CHARSADDA, Feb 11: President General Pervez Musharraf on Saturday said that five foreign militants were among those killed in the US air-strike on a Bajaur Agency village last month.
“Investigations have proved that five foreign terrorists, some of them very important, were also among those killed in the attack.”
“I am not two hundred per cent sure. But I am 95 per cent sure of that,” President Musharraf said at a luncheon reception hosted by Interior Minister Aftab Ahmad Khan Sherpao.
The president said that Al-Qaeda No 2 Dr Ayman al-Zawahiri had also been invited to the dinner in Damadola but could not turn up.
He said that a close relative of al-Zawahiri who carried a $5 million bounty on his head was among those killed.
The president, who was scheduled to visit Sherpao town to address a rally in connection with the death anniversary of Hayat Muhammad Khan Sherpao on Monday, advanced his trip by two days due to pressing engagements in Islamabad.
The January 13 missile strike by American spy drones in Damadola village in Bajaur tribal region killed 18 people, many of them women and children.
The loss of innocent lives caused public outrage and led to street demonstrations.
Pakistan condemned the incident and lodged a protest with the US government.
But security officials later claimed that among those killed were five senior Al Qaeda figures, including its chemical and explosives expert, Midhat Mursi al-Sayed alias Abu Khabab, Abu Obaidah al-Misri, Al Qaeda chief of operations for Afghanistan’s eastern Kunar province and Dr Ayman al-Zawahiri’s son-in-law Abdur Rehman al-Maghribi.
“There were foreign terrorists there,” President Musharraf said, adding that Pakistan had condemned and protested against the violation of its territorial sovereignty.
But, he said, the presence of foreign militants in Pakistan was also a violation of national sovereignty.
The president pointed out that Washington had given assurances that Bajaur-like incidents would not happen again.
NWFP Governor Khalilur Rehman and Chief Minister Akram Khan Durrani were also present on the occasion.
President Musharraf said that he would place Pakistan’s interests ahead of any other thing, be it politics, democracy, human rights or the nuclear issue. “Pakistan comes first,” he said.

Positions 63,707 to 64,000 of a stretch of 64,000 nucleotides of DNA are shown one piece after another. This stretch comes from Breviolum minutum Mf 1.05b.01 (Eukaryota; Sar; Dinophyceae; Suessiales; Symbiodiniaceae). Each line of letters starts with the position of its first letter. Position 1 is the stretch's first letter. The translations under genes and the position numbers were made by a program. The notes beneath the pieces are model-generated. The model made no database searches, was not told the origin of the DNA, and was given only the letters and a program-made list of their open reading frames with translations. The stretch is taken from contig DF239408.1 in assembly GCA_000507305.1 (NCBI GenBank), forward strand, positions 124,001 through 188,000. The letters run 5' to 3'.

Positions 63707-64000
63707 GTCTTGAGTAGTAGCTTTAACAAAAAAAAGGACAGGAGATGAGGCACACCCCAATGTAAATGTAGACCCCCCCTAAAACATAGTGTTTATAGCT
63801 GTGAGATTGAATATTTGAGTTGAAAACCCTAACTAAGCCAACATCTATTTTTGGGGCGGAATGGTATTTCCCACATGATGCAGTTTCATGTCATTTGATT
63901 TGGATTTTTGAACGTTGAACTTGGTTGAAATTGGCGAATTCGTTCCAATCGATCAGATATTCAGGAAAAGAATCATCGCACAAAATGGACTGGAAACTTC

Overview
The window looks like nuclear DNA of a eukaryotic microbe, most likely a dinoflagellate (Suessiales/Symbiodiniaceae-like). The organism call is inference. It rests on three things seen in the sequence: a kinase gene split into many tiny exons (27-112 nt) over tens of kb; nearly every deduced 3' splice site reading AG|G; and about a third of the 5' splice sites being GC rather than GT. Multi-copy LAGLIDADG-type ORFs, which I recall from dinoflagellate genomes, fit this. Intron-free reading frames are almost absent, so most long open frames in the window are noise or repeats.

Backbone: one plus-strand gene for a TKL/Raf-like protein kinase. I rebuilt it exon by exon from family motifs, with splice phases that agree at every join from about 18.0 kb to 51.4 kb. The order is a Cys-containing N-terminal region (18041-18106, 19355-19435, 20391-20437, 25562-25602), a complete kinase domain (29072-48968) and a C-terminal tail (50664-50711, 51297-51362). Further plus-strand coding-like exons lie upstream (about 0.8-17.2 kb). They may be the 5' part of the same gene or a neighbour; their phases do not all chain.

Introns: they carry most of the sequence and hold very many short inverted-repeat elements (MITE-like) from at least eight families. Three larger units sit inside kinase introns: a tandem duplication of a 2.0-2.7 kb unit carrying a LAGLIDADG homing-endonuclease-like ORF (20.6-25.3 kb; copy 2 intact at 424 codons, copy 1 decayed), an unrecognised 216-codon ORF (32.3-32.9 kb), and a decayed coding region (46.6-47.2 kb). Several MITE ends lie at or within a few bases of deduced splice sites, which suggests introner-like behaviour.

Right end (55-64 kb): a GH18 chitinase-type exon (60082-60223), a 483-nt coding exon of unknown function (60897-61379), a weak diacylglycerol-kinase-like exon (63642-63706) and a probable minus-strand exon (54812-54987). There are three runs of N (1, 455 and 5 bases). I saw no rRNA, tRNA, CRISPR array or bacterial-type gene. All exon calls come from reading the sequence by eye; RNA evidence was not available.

The president credited his government with turning around the country’s economy and taking democracy to the grassroots level.
In this connection he referred to a report in The Economist which said that Pakistan’s industrial growth was the fastest after China.
Underlining the need for water reservoirs, the president said that all dams, including the controversial Kalabagh dam, would have to be built by 2016.
“The issue is not just any dam. The issue is about water shortage and water storages.”
He said that dams would take ten years to build and he would continue in his endeavour to convince the people of Sindh on the need to build more water reservoirs.
“I will go to Sindh again and convince its people on water reservoirs,” he said.
The president visited the tomb of Hayat Muhammad Khan Sherpao and placed a floral wreath there. He paid rich tributes to the late Hayat Sherpao as a dynamic and progressive leader.
Incidentally, Musharraf’s elder brother was a special secretary with the late PPP leader.
CONDOLES WALI KHAN’S DEATH: Meanwhile, the president visited Wali Bagh and condoled the death of Khan Abdul Wali Khan.
The president paid tribute to Khan Abdul Wali Khan and said he was the torch-bearer of democratic principles. He said the death of Wali Khan was a great loss to the nation.
The president attended a welcome gathering in Sheikh Abad Charsadda and addressed the nazims and councillors.
The president said that all major dams would be built to resolve problems related to water and energy. The president announced a package of Rs100 million for Charsadda and sanctioned the provision of gas to PF-18.
The president extended his support to members of the local bodies and said that he would leave no stone unturned to establish democracy at the grassroots level.
The president said that they should all work together to curb extremism and fundamentalism. He stressed the need for peace and political stability.
The president urged the masses to reject extremists and extend their support to progressive and enlightened polity. Present on the occasion were Minister for Water and Power Amir Muqam, District Nazim Swabi Shehram Tarakai, District Nazim Charsadda Nasir Muhammad Khan and local dignitaries.
He said that the construction of Munda dam would revolutionize the living standard of the people of Charsadda.
The president visited Charsadda amid tight security. Hundreds of army men and police personnel were deployed for the purpose.
The interior minister expressed satisfaction over the visit and thanked the president for visiting his ancestral town despite his busy schedule. The minister said that the progressive politics of PPP Sherpao and the policies of General Musharraf were in close harmony with each other.
AFP ADDS: President Pervez Musharraf said on Saturday that a close relative of Al-Qaeda deputy Ayman al-Zawahiri was among five militants killed in a US air raid last month, but al-Zawahiri himself escaped.
Security officials said President Musharraf was referring to Abdur Rehman al-Maghribi, Zawahiri’s son-in-law and the head of Al-Qaeda’s media operations.
“Among the people who were killed in Bajaur, one of them was a close relative of Zawahiri,” Musharraf was quoted as saying by his spokesman Major General Shaukat Sultan.
“Zawahiri’s son-in-law was killed in the Bajur strike,” a security official told AFP on condition of anonymity, adding that his death was confirmed through local sources in the tribal belt.
Musharraf added that one of the dead was an “important person” with a five-million-dollar bounty on his head, however Sultan said it was not clear if the president was talking about al-Zawahiri’s relative or another person.